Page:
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Car system that can monitor your health

Researchers have been working with BMW on a project for their Mini Cooper line called Nigel – the system creates a log using 230 sensors in the vehicle of whatever happens inside.

Researchers from another branch of the USC School of Cinematic Arts - the Center for Body Computing, is on the project as well, hoping to add health monitoring features.
Through a docked smartphone, users can see all of the information Nigel collects, Discovery News reported.

So far, it can tell you things like how often you use your turn signal or when you use your sunroof, which are indicators of your driving habits and temperature preferences.
Leslie Saxon, chief of cardiovascular medicine at USC, told CoExist that she believes this technology could reach a point where pollution sensors, GPS and oxygen content sensors could let drivers know important things about the environment they’re driving in and how it might be affecting their health.

If health-monitoring sensors are added, the system could keep track of things like your heart rate and let you know when that rate changes throughout the day.

Now, a clothes hanger that makes laundry history

This one is for those who hate doing laundry and find it monotonous!
A new innovative designer hanger that contains specialised charcoal capsules to freshen-up clothes when you are too lazy to give them a full wash has been developed.
The clothes hanger has a filtered glass chamber filled with charcoal which is processed with oxygen allowing it to function as a powerful odour eliminator, the ‘Daily Mail’ reported.

The Bye Bye Laundry hanger has been developed by British designer Lisa Marie Bengtsson.

The environment-friendly hanger has a filtered glass chamber located at the top, where the activated charcoal lies and is processed with oxygen to allow it to function as an extremely powerful and effective odour eliminator.However, the sole function of the hanger is to absorb odour and it doesn’t help with spills on the cloth.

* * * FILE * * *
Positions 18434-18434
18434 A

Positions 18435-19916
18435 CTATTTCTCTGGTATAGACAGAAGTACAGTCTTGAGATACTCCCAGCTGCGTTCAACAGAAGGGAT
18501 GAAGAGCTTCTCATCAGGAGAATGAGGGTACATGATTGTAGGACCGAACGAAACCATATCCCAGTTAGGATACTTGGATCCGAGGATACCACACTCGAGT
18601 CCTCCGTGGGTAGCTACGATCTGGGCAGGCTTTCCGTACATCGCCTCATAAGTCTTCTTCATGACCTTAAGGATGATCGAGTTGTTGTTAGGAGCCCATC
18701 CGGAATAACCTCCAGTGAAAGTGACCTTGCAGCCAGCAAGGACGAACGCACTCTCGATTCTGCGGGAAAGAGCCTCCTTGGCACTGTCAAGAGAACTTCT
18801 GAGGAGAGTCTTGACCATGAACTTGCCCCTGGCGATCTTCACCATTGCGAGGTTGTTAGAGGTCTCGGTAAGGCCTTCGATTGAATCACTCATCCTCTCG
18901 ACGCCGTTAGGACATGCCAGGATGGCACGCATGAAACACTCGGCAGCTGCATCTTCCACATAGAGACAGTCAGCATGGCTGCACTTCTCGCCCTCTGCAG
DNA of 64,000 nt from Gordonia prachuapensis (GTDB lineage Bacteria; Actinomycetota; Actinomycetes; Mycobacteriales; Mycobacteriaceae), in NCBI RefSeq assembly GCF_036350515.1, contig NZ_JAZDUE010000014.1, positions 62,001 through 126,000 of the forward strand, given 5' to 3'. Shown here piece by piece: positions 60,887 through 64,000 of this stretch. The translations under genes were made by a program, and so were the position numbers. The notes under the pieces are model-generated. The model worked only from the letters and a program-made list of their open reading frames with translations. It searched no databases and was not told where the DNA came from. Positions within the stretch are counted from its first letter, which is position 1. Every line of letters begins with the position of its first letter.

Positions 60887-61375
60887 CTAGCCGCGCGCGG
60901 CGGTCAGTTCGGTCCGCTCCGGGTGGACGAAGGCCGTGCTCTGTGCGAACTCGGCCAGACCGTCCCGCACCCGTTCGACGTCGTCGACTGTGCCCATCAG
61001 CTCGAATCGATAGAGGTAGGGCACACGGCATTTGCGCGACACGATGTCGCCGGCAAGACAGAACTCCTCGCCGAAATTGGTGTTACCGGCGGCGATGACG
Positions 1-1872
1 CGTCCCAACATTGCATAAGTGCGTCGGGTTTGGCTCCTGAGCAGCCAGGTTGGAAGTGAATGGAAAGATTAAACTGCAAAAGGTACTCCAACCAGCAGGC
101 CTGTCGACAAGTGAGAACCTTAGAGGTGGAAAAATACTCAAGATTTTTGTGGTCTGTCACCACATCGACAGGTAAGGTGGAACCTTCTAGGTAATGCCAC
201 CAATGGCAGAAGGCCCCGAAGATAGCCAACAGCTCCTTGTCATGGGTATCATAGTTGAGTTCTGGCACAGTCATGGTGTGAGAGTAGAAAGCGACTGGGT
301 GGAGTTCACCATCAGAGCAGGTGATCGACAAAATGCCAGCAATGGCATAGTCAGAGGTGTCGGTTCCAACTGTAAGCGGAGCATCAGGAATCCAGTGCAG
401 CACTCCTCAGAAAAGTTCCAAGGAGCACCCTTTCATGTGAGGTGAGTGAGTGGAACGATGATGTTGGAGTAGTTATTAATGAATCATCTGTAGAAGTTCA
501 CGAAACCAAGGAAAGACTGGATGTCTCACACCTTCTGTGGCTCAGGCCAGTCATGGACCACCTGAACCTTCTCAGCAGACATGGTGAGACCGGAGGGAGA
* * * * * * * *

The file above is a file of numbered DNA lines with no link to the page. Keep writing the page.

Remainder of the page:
Activated charcoal is carbon that has been treated with oxygen which results in a highly porous material that absorbs the odour.

Big collisions make galaxies denser

Using gravitational “lenses” in space, astronomers have discovered that the centres of the biggest galaxies are growing denser, which is an evidence of repeated collisions and mergers by massive galaxies with 100 billion stars.

“We found that during the last 6 billion years, the matter that makes up massive elliptical galaxies is getting more concentrated toward the centres of those galaxies. This is evidence that big galaxies are crashing into other big galaxies to make even bigger galaxies,” Adam Bolton, principal author of the study, said.

“Most recent studies have indicated that these massive galaxies primarily grow by eating lots of smaller galaxies. “We’re suggesting that major collisions between massive galaxies are just as important as those many small snacks,” he said.

The new study by researchers from the University of Utah was conducted by Bolton’s team from the Sloan Digital Sky Survey-III using the survey’s 2.5-meter optical telescope at Apache Point, N.M., and the Earth-orbiting Hubble Space Telescope.  The telescopes were used to observe and analyze 79 “gravitational lenses,” which are galaxies between Earth and more distant galaxies.

A lens galaxy’s gravity bends light from a more distant galaxy, creating a ring or partial ring of light around the lens galaxy. The size of the ring was used to determine the mass of each lens galaxy, and the speed of stars was used to calculate the concentration of mass in each lens galaxy.

The new study deals with the biggest, most massive kind of galaxies, known as massive elliptical galaxies, which each contain about 100 billion stars. Counting unseen “dark matter,” they contain the mass of 1 trillion stars like our Sun.

“They are the end products of all the collisions and mergers of previous generations of galaxies, perhaps hundreds of collisions,” Bolton said.  Despite recent evidence from other studies that massive elliptical galaxies grow by eating much smaller galaxies, Bolton’s previous computer simulations showed that collisions between large galaxies are the only galaxy mergers that lead, over time, to increased mass density on the centre of massive elliptical galaxies.

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